GIL: I think that is the main factor. Most of the time when you hear on social media, "It's not about the calories. You can eat X as much as you want." It's an exaggeration or misinterpretation. You can gain weight by eating almost anything if you eat enough of it, but some foods are much harder to overeat than others. That's a key factor. I'm not completely convinced that calories are 100%. I don't want to oversimplify or overclaim. I think there are factors that can modulate. First of all, it's not just about the calories you eat. There's all kinds of factors downstream: How much of that is absorbed, how much of that is then metabolized? All of these factors will matter. You can eat the same amount of food and metabolize it differently. Obviously, you can exercise more. So, I think there are other factors beyond the amount of calories that you eat. Time of eating is one thing that people ask a lot about. There is some evidence that eating the same amount of foods and the same foods actually( the same meals) at different times of the day can have a different effect in terms of how much weight you gain and also some of these parameters, like insulin resistance. I don't think it's entirely nailed down. It's a little controversial still, but there is some evidence that this (what's called) "chronobiology" — basically, at what time of the day you're eating or sleeping — does have an impact on your weight gain, possibly through modulating absorption and metabolism of these foods. So, I think that it's possible that that's a piece of the puzzle. But yeah, I think it's very hard to deny that the big, big, big piece is the amount of calories that you're able to eat at the end of the day.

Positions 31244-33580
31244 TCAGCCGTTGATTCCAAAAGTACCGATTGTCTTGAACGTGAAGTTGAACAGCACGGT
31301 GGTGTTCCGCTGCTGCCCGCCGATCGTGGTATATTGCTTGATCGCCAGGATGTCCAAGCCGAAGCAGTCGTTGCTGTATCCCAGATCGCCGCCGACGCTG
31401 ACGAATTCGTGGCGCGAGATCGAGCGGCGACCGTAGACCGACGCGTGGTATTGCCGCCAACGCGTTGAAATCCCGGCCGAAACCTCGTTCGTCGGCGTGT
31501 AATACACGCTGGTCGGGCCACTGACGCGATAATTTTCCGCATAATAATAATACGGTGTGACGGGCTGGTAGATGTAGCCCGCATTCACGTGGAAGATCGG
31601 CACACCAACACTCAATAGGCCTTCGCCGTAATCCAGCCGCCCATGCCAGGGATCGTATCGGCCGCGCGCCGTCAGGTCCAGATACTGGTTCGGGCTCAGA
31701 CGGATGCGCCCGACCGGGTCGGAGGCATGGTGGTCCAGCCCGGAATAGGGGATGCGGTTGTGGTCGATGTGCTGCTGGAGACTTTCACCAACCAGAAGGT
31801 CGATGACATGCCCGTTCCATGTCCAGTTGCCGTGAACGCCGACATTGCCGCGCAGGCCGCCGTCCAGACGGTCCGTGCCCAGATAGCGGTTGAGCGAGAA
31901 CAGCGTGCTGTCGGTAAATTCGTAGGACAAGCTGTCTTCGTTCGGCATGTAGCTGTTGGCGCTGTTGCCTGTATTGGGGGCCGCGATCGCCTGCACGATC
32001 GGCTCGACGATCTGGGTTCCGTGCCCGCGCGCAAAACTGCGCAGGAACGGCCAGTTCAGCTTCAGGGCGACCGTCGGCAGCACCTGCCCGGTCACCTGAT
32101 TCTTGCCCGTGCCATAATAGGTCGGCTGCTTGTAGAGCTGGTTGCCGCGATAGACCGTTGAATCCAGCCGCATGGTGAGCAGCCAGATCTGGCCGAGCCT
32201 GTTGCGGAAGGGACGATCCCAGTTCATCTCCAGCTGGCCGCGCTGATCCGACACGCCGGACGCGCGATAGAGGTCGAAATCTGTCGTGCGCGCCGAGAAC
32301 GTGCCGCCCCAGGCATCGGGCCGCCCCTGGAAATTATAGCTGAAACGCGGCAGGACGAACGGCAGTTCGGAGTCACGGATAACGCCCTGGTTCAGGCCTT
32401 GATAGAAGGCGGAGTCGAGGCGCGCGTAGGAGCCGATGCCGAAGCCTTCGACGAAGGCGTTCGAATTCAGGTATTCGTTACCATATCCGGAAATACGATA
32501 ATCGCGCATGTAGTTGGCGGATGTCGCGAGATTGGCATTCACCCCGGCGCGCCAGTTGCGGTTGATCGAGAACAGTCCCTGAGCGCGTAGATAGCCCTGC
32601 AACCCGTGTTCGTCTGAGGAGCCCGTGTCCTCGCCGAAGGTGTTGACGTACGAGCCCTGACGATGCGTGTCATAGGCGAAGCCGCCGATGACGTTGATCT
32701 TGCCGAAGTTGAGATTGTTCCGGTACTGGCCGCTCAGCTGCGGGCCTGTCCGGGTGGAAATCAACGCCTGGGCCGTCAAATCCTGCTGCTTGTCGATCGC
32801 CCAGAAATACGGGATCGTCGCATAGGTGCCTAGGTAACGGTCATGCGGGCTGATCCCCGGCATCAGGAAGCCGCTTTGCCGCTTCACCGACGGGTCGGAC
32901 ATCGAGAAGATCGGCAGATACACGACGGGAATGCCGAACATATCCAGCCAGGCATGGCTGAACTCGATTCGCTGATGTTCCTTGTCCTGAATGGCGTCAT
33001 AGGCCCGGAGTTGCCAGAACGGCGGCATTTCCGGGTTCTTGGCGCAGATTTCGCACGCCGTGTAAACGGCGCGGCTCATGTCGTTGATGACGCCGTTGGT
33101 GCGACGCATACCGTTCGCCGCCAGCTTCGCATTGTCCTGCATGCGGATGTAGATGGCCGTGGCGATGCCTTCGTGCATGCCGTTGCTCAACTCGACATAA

SPENCER: Does chronobiology suggest eating earlier in the day or later in the day might be better?